Ex-Restaurant Lifer wrote:
08.01.08 at 8:24 AM

Kill is such a stong word...lets just make them drink unusually large amounts of 5 year old Fetzer Cabernet, that should make them come to their senses!

Kirstin wrote:
08.01.08 at 12:22 PM

I can only make sense out of the no internet sales as being an extension of French wine regionalism- buy it local mindset. But the hours and all else? Seems over the top.

Morton Leslie wrote:
08.01.08 at 3:00 PM

I think we should encourage Europe to create as many restrictions as possible for EU wine sales and at the same time make it as easy as possible to export to and sell them in the U.S. They are never going to drink our wines and I would love it if we could have some of the choice and value that the French citizens currently enjoy except in a buyer's market here. Is there a French neo-prohibitionist group I can donate to?

08.01.08 at 7:46 PM

I can't agree more that this is a froggy fiasco. I don't know if I'd want to go so far as killing anyone, but... I do think that this is potentially detrimental to the industry, and not just in France either. At a time when the youth of France is becoming increasingly less interested in drinking wine, nothing could be worse for the industry on it's homefront than to take away the younger generation's most watched advertising vehicle - the web. If this doesn't become creatively rectified, a slump in the industry at home might turn small and interesting producers away from what they do best, especially at a time when the dollar is so weak - it's not like the American consumer acn pick up the slack for any lack of wine being consumed in France.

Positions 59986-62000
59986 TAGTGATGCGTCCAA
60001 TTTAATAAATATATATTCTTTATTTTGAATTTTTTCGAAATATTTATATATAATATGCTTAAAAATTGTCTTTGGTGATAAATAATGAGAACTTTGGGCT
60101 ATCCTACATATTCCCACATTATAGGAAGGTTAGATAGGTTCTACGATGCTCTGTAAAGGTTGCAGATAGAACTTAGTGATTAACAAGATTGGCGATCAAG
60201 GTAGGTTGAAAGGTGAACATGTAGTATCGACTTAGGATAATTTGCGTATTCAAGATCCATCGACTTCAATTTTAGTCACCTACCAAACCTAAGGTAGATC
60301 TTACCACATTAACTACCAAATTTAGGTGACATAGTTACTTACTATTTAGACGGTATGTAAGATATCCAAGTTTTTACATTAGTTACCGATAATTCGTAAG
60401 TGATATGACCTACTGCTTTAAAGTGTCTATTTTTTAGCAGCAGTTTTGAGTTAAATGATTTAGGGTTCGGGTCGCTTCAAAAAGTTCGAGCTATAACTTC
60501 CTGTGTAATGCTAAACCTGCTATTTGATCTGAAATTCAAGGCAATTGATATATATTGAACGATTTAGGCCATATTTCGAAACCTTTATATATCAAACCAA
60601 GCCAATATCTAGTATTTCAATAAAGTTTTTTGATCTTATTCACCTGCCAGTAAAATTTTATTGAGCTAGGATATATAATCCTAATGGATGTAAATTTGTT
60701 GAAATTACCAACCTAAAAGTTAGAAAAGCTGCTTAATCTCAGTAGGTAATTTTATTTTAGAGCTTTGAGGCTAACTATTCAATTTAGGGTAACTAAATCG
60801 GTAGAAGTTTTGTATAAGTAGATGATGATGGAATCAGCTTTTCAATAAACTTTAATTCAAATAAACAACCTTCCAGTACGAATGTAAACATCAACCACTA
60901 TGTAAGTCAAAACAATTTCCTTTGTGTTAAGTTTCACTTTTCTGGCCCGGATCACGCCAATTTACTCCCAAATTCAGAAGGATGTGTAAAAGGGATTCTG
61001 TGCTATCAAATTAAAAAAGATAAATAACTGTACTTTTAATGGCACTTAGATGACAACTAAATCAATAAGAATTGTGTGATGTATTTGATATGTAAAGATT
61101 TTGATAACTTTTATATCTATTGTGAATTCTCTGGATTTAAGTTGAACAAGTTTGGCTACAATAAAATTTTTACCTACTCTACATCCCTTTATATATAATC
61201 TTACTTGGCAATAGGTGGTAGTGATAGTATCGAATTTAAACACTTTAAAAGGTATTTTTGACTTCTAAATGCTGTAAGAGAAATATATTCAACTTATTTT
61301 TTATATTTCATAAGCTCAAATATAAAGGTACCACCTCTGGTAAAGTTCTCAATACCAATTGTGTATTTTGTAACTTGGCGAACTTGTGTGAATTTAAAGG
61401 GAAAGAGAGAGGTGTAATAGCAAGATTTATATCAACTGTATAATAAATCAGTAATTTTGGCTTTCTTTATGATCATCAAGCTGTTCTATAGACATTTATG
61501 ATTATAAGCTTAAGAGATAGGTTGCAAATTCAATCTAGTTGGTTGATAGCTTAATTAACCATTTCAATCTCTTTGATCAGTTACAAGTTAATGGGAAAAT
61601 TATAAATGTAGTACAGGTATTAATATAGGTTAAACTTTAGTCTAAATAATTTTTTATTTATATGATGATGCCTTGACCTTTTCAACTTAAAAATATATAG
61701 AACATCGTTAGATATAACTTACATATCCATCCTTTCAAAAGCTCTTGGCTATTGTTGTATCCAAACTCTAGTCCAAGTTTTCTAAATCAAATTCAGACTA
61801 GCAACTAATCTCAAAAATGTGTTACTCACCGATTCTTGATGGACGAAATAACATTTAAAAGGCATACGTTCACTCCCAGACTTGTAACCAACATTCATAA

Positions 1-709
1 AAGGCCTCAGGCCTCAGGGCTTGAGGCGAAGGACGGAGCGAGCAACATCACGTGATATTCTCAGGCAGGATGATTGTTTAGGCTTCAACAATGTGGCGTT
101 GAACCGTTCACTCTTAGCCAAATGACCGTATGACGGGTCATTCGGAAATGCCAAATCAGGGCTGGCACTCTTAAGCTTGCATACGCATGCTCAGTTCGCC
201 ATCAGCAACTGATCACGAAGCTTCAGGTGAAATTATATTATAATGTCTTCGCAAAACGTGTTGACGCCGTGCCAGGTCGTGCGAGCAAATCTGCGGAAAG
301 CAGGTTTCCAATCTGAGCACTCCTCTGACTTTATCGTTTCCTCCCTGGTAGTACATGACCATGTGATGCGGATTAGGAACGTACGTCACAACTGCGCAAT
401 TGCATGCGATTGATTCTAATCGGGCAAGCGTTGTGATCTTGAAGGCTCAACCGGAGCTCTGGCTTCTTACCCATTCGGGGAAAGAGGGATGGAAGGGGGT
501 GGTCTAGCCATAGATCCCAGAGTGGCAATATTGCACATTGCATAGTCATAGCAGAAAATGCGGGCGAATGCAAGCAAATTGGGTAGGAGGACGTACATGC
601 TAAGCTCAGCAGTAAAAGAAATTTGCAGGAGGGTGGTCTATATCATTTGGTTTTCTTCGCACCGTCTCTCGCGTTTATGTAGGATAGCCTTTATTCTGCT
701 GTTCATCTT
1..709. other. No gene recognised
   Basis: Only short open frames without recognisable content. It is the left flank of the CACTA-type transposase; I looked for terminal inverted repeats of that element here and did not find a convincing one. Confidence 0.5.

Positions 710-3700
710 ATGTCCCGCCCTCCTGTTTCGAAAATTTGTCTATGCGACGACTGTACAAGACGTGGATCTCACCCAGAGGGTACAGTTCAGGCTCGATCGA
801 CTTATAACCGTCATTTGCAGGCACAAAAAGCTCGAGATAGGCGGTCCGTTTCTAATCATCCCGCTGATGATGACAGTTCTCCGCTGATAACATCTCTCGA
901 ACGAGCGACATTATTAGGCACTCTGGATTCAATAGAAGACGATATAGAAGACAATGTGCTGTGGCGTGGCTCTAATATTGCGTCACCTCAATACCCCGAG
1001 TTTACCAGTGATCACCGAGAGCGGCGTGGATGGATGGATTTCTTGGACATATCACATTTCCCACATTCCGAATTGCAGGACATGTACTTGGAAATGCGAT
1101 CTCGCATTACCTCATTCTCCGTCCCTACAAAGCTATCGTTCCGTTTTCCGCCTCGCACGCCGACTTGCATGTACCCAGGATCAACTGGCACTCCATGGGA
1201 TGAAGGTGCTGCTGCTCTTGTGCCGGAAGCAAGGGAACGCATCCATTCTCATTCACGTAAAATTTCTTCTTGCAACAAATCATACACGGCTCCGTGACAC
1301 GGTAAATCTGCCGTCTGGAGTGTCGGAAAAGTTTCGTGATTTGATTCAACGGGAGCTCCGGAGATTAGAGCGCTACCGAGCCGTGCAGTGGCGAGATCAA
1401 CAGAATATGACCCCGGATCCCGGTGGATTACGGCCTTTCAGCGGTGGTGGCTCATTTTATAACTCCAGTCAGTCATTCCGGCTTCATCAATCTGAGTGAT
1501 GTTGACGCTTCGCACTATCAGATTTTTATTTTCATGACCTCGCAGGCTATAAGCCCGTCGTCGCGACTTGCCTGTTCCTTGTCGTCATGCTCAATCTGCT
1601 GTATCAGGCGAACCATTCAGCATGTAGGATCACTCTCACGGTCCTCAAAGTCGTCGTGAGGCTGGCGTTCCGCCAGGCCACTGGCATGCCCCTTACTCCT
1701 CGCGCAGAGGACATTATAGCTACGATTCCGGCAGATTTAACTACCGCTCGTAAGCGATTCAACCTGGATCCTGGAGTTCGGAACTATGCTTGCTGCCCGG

Alder wrote:
08.01.08 at 10:57 PM


Unfortunately these proposed laws have nothing to do with "buy it local" initiatives. You can buy everything else online in France. Just not wine. This is all driven from the same anti-alcohol lobby that convinced the government that newspaper articles about wine had to carry health warnings, and that they needed stringent censorship rules in place so that the very tiny bit of wine advertising that is allowed has to be approved by the government, lest it incite people to actually drink the stuff.

HamishWM wrote:
08.07.08 at 12:26 AM

These Frenchies are a weird lot. They does seem to be anti alcohol. They have had to sort some major issues of alcoholism and drink driving. However they have now taken this too far. They should be proud of their wine and get behind their wine business. They have such a wide variety/selection within one country. They are always the 'yard stick' to compare the best of any other country. Shame they seem to want to implode.

duanep wrote:
08.09.08 at 3:36 PM

Yet another reason why the French Government is so jacked up - who was the "genious" over there who thought "gee, let's find more ways to mess with one of the largest money-makers to the French economy"...

duanep wrote:
08.09.08 at 3:38 PM

Yet another reason why the French Government is so jacked up - who was the "genious" over there who thought "gee, let's find more ways to mess with one of the largest money-makers to the French economy"...